As a British person walking around the streets in Brazil I notice a big difference in the quality of the pedestrian environment. Also, Brazilians visiting Britain normally express surprise at how clean the streets are. I don't actually think the streets are cleaner at all, but I think they mean that the pavements are smoother and don't have piles of household rubbish on the floor. Streets in Britain are probably dirtier but in other ways, people don't scrub the pavement outside their houses like in Brazil. So, in Britain the streets are "clean" as in smooth and flat. In Brazil the pavements are extremely varied, but broken paving slabs, extreme inclines, big holes sharp metal spikes sticking out of the ground are commonplace, I have to really watch my step, every step of the way. For British people used to living in a sterile world, where it is quite literally illegal, immoral and possibly impossible to hurt yourself in the course of work or walking in the street, I often view Brazil as a "health and safety" nightmare. I joke that within hours of landing in Brazil, British people will probably hurt themselves just walking around. We're not accustomed to watching out for dangerous pavements.
One curious detail that dramatically affects the pedestrian environment in Brazil is the ownership of the public realm. Every building facing a pavement has ownership and responsibility for the ongoing maintenance of the pavement that runs along its edge. So, in effect this produces a very irregular pedestrian environment. You can have a short stretch of excellent quality pavement, perhaps even decorative, but this can stop abruptly and dispatch you onto a piece of rutted mud, full of puddles and even deep services holes, at times it even feels like you could be an intruder on private space. All this forces pedestrians to walk on the road in the line of cars. Often, away from the city centre there is not even a hint of a pavement.
Respect for pedestrians is another thing, motorists rarely slow down when they see a pedestrian crossing the road. Junctions are often designed very dangerously and like I mentioned above sometimes there is no pavement in which to take refuge. As for people with disabilities or elderly folk I really don't know how they get about, and in fact you almost never see them out, or children in prams. I'm glad I don't have small kids and that I'm not old yet.
This news, blogged by Raquel Rolnik seems like a step in the right direction
The hard life of pedestrians in the city
09/05/11 by raquelrolnik
"More than 30% of the total journeys made in the metropolitan region of São Paulo are by foot, according the research “Origin and Destiny” undertaken by the city in 2007. However, the policies that protect, qualify and give sustenance to this type of journey are rare. A consequence of this is the fact that it is that pedestrians are the principle victims of Paulista transport. Research by CET (Company of Engineering and Traffic) divulged today show that, even where pedestrian crossings exist, a majority of motorists don't respect the traffic lights.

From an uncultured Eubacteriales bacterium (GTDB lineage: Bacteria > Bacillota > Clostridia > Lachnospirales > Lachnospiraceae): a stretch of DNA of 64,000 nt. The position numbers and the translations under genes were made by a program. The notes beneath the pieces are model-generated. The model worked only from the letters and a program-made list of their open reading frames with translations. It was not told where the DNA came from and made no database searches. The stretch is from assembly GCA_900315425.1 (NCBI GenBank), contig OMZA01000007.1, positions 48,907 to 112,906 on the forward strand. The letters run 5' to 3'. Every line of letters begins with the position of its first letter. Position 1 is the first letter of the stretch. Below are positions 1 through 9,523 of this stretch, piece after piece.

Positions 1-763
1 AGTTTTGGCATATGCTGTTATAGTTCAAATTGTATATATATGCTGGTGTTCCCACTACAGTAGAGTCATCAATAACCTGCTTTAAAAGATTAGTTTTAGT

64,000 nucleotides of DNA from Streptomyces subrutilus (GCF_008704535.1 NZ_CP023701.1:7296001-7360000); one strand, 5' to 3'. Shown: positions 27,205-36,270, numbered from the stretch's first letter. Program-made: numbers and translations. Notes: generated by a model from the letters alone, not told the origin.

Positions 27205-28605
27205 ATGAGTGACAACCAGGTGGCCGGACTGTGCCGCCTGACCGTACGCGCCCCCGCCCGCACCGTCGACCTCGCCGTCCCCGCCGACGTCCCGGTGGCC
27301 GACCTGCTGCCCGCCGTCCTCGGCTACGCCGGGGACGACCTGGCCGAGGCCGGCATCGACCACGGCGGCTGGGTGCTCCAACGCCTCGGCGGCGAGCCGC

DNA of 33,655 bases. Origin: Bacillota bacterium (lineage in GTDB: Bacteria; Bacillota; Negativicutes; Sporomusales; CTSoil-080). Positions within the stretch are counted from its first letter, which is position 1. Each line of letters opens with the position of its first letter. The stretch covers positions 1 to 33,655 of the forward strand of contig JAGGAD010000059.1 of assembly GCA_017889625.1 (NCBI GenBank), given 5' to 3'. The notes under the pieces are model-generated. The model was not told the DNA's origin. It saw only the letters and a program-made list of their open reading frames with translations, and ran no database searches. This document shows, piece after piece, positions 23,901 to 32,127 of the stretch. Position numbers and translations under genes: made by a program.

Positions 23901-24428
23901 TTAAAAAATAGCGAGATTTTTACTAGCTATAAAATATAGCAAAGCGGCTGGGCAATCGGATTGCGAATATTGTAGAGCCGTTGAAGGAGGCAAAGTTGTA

In the research, 89.6% of motorists disrespect the law of pedestrian priority on crossings. Moreover, 69.5% of the people that travel on foot feel disrespected by motorists. At the end of the last month, the State imparted that the city council would soon announce the creation of eleven zones of pedestrian protection. These areas will have special signals, will be reinforced by traffic police to guarantee that motorbikes and cars don’t invade the pedestrian crossings, and will have people holding flags to to signal that vehicles should stop. The fact is that it’s really difficult to travel for those who travel by foot in São Paulo. Not only in terms of security, but also the quality of the pavements, lighting and other issues. Even public transport receives more attention from the public powers than pedestrian space. We hope, then, that the methods announced by the city coucil will only be the start of a much wider policy regarding the space of the pedestrian in the city."
A dura vida dos pedestres na cidade
09/05/11 por raquelrolnik
"Mais de 30% do total de deslocamentos na região metropolitana de São Paulo são feitos a pé, de acordo com a pesquisa Origem e Destino realizada pelo metrô em 2007. Entretanto, são raras as políticas que protegem, qualificam e dão sustentação a esse tipo de deslocamento. A consequencia disso é o fato de que são os pedestres as principais vítimas do trânsito paulistano. Pesquisa da CET (Companhia de Engenharia de Tráfego) divulgada hoje mostra que, mesmo onde existem faixas de pedestre, a maioria dos motoristas não respeita esta sinalização.
Dentro do universo pesquisado, 89,6% dos motoristas desrespeitaram a regra de prioridade ao pedestre na faixa. Além disso, 69,5% das pessoas que se deslocam a pé sentem-se desrespeitadas pelos motoristas.
No fim do mês passado, o Estadão divulgou que a prefeitura anunciará, em breve, a criação de onze zonas de proteção para pedestres. Estas áreas terão sinalização específica, reforço de agentes de trânsito para garantir que motos e carros não invadam as faixas de pedestre, e orientadores de tráfego que usarão bandeiras para sinalizar que os veículos devem parar.
O fato é que é mesmo difícil o deslocamento de quem anda a pé em São Paulo. Não apenas em termos de segurança, mas também da própria qualidade das calçadas, da iluminação, entre outros aspectos. Até mesmo o transporte coletivo recebe mais atenção por parte do poder público do que o espaço do pedestre.
Esperamos, então, que as medidas anunciadas pela prefeitura sejam apenas o começo de uma política muito mais ampla de melhoria do espaço do pedestre na cidade."
great blog by Raquel Rolnik